With an outstanding length available for harvest, a solid and sizable bone stock, a reliable blood supply, an allowance for manipulation of the components of the flap while maintaining adequate blood supply, and the ability to carry bone, skin, muscle, and fascia, the fibula flap has become one of the most commonly used vascularized osseous and osteocutaneous flaps for reconstruction of osseous defects around the body, particularly the mandible, radius, femur, and tibia. Ueba and O’Brien evaluated the fibula as a donor site for free microvascular bone flap transfer prior to Taylor et al’s report in 1975 of the first two clinical cases of microvascular fibula flaps used for reconstruction of tibia bone gaps. Bovet’s work, which followed, demonstrated that muscle could be carried along with the fibula bone. It was not until Wei and colleagues’ anatomic and clinical study in 1989, that surgeons were convinced of the reliability of the skin paddle of the osteoseptocutaneous fibula flap. Since then, the skin has served a critical role in providing a cutaneous component when necessary, and for providing a good monitor for the bone component. In 1989, Hidalgo was the first to report on a significant series of vascularized fibula grafts for mandibular reconstruction. Free vascularized bone flaps were shown to heal more rapidly, with fewer complications and earlier functional recovery, and their use for larger defects, particularly in radiated beds, has been found to be superior to that of non-vascularized grafts.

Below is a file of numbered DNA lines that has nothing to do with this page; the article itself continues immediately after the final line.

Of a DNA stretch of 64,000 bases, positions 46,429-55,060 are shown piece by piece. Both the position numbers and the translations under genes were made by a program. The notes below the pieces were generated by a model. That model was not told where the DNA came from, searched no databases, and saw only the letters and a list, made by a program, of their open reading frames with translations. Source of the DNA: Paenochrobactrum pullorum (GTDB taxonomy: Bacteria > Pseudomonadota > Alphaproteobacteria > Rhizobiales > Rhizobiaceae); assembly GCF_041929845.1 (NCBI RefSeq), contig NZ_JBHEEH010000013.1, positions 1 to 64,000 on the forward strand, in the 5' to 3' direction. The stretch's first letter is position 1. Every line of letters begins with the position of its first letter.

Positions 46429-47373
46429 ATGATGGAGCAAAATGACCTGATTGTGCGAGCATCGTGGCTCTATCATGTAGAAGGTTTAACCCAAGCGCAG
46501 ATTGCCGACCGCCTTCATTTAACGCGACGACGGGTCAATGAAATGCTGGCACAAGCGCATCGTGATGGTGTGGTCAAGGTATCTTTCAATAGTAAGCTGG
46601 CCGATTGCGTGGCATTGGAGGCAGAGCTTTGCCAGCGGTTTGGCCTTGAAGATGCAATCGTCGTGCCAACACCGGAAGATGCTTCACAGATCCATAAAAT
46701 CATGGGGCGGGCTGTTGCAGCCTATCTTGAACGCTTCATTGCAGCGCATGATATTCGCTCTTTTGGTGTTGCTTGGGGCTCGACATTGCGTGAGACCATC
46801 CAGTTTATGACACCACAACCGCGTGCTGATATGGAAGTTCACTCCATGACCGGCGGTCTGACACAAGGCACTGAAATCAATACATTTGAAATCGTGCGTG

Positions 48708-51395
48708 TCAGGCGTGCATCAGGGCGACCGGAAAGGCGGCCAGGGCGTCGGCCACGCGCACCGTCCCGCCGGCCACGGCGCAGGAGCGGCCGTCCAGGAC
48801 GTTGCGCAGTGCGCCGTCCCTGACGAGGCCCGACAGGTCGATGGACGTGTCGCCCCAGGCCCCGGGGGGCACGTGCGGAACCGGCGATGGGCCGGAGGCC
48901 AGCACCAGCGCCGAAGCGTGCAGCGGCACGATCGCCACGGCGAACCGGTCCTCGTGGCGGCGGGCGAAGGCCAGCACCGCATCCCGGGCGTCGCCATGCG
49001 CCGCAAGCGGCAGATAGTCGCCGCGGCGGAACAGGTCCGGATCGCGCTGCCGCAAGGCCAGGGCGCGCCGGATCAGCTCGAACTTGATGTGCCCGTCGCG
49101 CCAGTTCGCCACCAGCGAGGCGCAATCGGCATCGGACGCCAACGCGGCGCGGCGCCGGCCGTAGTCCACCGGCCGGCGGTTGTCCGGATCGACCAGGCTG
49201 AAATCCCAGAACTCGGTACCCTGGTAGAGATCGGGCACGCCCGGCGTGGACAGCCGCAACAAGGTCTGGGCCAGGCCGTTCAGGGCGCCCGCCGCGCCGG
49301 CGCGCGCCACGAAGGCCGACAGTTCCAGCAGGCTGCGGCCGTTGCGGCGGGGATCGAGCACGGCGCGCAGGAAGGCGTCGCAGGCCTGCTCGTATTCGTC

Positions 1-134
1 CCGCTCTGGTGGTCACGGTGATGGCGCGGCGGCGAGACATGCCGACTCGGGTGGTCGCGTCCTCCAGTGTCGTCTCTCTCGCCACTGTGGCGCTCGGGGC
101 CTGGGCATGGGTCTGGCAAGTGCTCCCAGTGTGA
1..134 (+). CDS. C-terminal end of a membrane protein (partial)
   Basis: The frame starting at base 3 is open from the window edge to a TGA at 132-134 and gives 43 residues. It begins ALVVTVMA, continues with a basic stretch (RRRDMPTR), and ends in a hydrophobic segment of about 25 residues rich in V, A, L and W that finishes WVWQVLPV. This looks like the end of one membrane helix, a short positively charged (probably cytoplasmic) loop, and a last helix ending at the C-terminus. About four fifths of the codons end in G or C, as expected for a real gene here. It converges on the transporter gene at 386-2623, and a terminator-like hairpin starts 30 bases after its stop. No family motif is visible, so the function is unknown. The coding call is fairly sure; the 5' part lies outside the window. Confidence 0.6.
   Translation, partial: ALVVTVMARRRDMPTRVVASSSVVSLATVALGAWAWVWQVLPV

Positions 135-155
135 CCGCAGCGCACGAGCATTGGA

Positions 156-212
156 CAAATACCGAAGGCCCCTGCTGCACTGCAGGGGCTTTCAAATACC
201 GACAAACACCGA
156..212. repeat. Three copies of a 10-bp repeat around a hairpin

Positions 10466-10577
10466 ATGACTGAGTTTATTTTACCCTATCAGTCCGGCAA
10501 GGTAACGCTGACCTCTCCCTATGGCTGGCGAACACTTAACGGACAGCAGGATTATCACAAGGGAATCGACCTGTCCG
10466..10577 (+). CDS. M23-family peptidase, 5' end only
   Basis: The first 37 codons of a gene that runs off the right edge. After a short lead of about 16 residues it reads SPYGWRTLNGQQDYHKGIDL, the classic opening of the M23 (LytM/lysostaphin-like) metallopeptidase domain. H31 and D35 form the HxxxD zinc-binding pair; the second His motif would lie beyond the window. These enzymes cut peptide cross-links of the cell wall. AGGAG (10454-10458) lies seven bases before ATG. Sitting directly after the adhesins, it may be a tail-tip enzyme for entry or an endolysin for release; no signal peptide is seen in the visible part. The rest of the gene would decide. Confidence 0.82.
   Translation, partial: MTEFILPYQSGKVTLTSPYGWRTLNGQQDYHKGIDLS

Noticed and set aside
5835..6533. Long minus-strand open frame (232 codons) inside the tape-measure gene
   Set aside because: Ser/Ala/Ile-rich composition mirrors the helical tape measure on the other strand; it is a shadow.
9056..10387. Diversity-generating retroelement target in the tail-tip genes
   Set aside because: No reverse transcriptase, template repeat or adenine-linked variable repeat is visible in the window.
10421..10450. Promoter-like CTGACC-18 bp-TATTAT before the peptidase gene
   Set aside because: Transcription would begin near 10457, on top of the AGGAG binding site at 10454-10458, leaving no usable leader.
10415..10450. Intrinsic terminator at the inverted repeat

The fibula is a long, thin bone with anterior, posterior, medial, and lateral surfaces. The head articulates with the tibia. The biceps femoris and the lateral collateral ligament attach to the fibula.
The arterial supply of the fibula flap is via both a dominant nutrient endosteal and minor periosteal septal and muscular branches from the peroneal artery. The external diameter of the peroneal artery is 1.5–2.5 mm and the pedicle length is between 2 cm and 6 cm. The pedicle length varies with the amount of bone that is resected.
nutrient artery from peroneal artery
Length: 1–2 cm
Diameter: 1.0 mm